Thursday, October 7, 2010

Media Interviews

In the early days of television, the BBC interview program Face to Face set the standard for such telecasts. Its salient feature was the hidden interviewer. The camera over his shoulder focused on the guest throughout the entire program. The CBC program Take 30 had much the same format. The interviewer's ego was restrained. Since then, the interviewer has gained prominence to the point of intrusion. He/she has become the celebrity, not the guest.

The interviewer-free format produces desirable results: It minimizes the temptation of interviewer at self-glorification. It does not provide the interviewer with a platform for his opinions. It discourages negative interrogatories so favoured by today's media.

The format today is designed to showcase the interviewer. The late but not lamented program of CNN's Lou Dobbs illustrates this common practice. Dobbs introduced his guest as an expert in the topic of the day. With the camera focused on his abnormally white teeth, Dobbs opened with a self-serving thesis, the guest given time only to validate on what Dobbs has just said. Dobbs repeated his harangue. The guest uttered the affirmation sought by all down-scale interviewers, "You are absolutely correct." Another close-up of Dobbs's teeth ended the interview.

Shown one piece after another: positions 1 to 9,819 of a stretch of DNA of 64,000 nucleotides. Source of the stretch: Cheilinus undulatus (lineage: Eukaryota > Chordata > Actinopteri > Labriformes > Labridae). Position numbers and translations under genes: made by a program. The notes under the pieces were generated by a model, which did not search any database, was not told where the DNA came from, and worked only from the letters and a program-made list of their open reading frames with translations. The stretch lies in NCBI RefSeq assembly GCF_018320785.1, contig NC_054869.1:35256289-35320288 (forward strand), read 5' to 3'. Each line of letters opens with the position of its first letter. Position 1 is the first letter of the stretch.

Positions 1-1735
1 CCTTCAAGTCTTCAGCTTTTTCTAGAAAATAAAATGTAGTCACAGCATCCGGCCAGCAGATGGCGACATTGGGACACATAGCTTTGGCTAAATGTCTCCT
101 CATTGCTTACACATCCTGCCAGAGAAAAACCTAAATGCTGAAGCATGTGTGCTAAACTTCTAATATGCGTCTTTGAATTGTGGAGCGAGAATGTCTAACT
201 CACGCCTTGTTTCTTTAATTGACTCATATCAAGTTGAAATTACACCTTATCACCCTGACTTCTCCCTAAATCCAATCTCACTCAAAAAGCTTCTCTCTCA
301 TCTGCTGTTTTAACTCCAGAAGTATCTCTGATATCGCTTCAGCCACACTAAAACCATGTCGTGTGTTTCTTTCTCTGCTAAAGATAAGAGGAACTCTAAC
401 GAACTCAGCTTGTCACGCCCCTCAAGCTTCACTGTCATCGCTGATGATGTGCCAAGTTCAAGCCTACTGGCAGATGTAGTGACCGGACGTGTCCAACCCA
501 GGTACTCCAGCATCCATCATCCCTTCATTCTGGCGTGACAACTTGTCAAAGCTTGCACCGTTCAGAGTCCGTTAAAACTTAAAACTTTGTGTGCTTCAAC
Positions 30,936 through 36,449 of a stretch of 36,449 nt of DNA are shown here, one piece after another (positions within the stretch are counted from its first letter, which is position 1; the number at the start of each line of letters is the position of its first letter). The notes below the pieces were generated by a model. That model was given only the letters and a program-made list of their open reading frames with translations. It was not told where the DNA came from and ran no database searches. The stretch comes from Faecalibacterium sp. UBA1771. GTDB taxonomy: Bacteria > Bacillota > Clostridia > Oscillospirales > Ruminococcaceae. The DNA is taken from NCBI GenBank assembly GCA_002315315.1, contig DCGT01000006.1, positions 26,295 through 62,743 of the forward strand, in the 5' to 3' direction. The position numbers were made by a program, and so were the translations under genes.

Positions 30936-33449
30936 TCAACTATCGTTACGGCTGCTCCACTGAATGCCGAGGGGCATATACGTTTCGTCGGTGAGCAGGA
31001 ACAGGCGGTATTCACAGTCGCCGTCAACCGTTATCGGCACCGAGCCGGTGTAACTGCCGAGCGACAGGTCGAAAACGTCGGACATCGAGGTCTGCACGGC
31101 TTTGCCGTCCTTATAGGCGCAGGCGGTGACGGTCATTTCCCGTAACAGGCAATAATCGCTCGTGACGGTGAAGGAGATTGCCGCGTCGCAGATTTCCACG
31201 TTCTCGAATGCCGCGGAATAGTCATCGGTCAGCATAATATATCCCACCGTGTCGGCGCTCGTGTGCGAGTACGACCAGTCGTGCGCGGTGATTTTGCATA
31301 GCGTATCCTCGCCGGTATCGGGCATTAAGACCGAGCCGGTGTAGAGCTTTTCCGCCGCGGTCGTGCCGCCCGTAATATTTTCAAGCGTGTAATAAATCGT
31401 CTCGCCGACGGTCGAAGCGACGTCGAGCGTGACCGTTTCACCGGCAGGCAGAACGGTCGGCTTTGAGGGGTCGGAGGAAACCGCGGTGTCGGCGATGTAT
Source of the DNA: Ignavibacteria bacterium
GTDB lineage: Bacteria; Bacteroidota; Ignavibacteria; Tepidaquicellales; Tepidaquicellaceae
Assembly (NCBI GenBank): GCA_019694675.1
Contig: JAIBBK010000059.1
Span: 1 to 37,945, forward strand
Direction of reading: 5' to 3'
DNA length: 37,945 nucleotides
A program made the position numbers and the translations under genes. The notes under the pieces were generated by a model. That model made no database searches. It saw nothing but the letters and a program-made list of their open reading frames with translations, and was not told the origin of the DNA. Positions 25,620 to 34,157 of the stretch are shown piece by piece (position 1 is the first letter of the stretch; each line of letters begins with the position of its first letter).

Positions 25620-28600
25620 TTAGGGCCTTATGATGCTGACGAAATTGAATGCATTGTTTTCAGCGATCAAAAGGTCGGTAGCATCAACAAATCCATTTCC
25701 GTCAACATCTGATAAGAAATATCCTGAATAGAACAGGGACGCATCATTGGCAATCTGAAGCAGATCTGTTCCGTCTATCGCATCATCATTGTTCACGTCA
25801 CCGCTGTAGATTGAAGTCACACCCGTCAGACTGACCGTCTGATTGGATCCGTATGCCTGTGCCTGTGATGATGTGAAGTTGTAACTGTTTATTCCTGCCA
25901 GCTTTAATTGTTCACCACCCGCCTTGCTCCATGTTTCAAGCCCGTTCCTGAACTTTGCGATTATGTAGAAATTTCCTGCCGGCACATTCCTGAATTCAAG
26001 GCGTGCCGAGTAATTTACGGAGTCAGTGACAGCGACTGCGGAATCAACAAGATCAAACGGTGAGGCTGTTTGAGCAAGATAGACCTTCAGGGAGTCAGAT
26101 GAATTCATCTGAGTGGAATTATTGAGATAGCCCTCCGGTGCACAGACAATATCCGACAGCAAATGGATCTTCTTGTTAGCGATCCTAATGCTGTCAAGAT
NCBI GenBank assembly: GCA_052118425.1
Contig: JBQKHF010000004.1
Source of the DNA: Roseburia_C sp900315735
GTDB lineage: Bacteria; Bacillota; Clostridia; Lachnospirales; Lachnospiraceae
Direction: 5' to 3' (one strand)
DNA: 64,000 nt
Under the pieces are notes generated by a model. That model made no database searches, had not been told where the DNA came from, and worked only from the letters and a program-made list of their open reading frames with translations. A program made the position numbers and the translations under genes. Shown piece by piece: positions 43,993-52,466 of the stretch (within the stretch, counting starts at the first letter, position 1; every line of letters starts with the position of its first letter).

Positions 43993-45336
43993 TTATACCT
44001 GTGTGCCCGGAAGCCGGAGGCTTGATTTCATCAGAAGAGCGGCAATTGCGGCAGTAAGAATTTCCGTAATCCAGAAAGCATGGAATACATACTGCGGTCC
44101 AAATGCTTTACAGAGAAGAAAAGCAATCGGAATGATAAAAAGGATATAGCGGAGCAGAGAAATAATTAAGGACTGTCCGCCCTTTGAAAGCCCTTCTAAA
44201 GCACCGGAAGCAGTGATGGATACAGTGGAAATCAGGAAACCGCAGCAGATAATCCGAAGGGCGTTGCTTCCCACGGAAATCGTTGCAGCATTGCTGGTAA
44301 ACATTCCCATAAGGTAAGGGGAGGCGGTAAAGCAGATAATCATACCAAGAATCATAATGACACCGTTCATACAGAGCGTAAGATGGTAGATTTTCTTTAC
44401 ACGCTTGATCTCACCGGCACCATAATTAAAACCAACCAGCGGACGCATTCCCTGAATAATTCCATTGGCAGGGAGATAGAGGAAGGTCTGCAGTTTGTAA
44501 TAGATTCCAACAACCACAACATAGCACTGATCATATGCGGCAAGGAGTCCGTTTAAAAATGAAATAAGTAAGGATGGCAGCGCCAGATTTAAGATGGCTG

The flow of intelligent dialogue too often is not present as much as the listener deserves. Some interviewers operate from an inflexible agenda, thereby forcing the interview into a sought-after conclusion.

The closest we come to the ideal is TVO's Steve Paikin. Alone on camera for only short sequences, questions well phrased and researched, his personality never intrudes, no hand waving, no head bobbing. His guests are encouraged, indeed urged to soar. That's why they are there, to inform the viewer.

The clue to the interviewer's style is the negative interrogatory, and the word "but." For example, "But do you not believe...?" Good interviews are conversations among knowledgeable people.

The interviewer represents the listener. Questions should be those an informed person might ask. To accomplish this, the interviewer must be a well-researched listener, not a polemicist with an agenda.

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